Book Review: BREED

PrintE-mail Written by Neil Buchanan

Breed Review

Review: Breed / Author: Chase Novak / Publisher: Mulholland Books / Release Date: September 13th

Alex and Leslie Twisden have it all: wealth, happily married, family town house passed down through generations in Manhattan’s Upper East Side - but they don’t have children. And despite trying every infertility treatment going they are still left childless. This yearning turns into a deep-rooted obsession and when they are informed of a doctor applying an experimental procedure they jump at the chance. Flying over to Slovenia, the couple are submitted to a painful and terrifying ordeal (big needles and sexually frustrated dog) that allows Leslie to conceive and the couple to reach their so desperately sought after dreams... but nothing is ever simple.

Fast forward ten years and the Twisdens have twins, Adam and Alice. The twins are deeply and unconditionally loved by their parents, but they are wrapped in secrecy in a degenerative lifestyle set to only get worse. The twins are locked into their bedrooms each night, listening to the violent and obscene sounds that come from their parents’ bedroom. Questions begin to arise that beg an answer. What happens to their pets? And what’s in the cellar?

Using a well-placed baby monitor, Adam listens in to his parent’s nocturnal conversations and discovers that despite their love for him and his sister, his parents actually want to eat him and are struggling to hold onto the remains of their shredded humanity.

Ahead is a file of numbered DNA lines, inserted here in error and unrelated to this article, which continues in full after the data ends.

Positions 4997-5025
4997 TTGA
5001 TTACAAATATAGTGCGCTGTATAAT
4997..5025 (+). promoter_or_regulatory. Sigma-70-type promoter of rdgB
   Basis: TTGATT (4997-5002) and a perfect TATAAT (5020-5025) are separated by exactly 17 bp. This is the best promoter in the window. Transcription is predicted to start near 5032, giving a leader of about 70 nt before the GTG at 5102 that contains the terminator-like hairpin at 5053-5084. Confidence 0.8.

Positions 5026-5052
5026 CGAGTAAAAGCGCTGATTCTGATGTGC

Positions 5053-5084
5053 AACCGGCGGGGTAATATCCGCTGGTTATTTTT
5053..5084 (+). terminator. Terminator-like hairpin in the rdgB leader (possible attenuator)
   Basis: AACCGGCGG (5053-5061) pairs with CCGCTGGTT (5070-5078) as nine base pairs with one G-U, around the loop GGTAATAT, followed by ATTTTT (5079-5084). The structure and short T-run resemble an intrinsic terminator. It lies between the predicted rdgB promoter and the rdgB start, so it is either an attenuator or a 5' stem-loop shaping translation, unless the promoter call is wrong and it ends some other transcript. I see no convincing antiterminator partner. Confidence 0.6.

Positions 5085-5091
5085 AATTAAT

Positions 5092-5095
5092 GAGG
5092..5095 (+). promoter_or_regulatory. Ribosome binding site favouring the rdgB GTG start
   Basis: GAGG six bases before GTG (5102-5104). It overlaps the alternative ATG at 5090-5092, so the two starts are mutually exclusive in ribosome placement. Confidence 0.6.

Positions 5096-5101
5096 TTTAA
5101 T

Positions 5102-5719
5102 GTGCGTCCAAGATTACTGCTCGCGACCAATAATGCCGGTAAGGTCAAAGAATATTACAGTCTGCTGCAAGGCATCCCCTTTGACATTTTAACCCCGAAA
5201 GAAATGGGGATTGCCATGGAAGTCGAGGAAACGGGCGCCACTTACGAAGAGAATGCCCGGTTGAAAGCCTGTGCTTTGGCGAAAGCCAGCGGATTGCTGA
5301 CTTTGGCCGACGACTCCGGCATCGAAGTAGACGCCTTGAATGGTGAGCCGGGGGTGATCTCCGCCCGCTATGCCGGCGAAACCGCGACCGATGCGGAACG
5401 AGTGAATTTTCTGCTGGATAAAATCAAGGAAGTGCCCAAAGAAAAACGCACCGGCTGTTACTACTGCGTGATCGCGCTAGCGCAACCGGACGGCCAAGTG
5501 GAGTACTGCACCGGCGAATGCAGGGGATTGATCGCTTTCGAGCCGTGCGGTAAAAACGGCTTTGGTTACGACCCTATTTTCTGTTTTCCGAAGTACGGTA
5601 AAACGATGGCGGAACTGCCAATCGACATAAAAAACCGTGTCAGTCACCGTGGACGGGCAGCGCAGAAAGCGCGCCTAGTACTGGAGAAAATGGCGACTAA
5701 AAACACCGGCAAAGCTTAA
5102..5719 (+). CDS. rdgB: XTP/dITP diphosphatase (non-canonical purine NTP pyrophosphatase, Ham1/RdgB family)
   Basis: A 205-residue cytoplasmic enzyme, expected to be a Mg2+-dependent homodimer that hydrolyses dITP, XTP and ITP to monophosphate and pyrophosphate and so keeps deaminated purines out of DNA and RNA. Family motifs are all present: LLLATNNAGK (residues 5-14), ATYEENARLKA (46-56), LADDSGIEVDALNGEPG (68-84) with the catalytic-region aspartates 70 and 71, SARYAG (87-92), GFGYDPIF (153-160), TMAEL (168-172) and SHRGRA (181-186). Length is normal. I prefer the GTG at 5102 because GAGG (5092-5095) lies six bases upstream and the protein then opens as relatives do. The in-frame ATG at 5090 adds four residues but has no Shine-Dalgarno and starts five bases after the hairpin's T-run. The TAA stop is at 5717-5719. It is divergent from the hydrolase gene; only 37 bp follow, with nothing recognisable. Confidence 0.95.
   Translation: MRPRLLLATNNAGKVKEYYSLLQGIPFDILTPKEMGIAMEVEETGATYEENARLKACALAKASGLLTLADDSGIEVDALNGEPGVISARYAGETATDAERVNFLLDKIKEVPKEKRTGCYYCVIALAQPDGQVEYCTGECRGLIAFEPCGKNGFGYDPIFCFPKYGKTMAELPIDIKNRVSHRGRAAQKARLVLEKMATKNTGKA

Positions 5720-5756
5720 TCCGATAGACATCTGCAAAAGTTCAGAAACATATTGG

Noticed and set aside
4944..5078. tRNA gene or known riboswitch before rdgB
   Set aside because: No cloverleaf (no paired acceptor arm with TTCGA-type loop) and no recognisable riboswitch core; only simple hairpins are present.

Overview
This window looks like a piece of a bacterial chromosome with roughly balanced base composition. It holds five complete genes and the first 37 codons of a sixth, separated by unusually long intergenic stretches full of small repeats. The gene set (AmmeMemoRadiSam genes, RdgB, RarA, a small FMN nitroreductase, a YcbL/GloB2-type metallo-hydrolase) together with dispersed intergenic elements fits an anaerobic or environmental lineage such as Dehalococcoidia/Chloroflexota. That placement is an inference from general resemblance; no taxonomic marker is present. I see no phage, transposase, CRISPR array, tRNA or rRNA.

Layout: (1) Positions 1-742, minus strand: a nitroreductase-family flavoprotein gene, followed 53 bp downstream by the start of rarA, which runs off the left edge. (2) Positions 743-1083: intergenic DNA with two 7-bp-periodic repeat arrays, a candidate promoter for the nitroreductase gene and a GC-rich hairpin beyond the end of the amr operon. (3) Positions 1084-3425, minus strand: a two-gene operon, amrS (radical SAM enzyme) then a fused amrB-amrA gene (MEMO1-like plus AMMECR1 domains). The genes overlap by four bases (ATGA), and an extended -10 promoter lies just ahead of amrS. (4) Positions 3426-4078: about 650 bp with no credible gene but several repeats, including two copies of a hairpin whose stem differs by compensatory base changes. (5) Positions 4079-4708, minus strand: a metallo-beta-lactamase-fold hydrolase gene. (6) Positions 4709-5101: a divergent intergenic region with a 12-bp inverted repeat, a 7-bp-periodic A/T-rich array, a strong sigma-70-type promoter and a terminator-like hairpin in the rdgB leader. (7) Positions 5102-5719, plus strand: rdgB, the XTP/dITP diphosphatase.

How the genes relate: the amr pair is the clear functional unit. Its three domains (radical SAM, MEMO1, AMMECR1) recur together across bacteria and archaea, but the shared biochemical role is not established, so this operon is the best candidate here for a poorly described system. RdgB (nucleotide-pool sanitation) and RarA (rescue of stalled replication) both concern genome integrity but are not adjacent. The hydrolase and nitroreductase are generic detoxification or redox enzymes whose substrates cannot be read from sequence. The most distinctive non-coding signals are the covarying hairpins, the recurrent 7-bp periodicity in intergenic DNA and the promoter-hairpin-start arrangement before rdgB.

Unable to stay in the house, the twins plot their escape and set into motion a series of dramatic and ill-fated events.

Breed is at times a dark novel, deceptively so. It lures the reader in with the Twisdens, a rich couple searching for a miracle, then out of nowhere thrusts horror into your face and leaves an unsettled feeling in the pit of your stomach. As the story descends into madness and animal ferocity, one can’t help but feel for the Twisdens every step of the way. The characters are multi-dimensional and the reader has no problems with rooting for them despite the slow reveal of their base natures.

Mixed in with the horror are moments of humour which balance well within the tale, and there are enough action scenes (for the most part) to keep the momentum going with a full head of steam.

Small criticisms lie in an early conclusion to a long-standing chase sequence and dramatic drop in pace which ultimately leads the final few chapters to feel drawn out before working back towards its heart-breaking conclusion.

Breed makes for a chilling horror from Charles Novak. Well worth the read.


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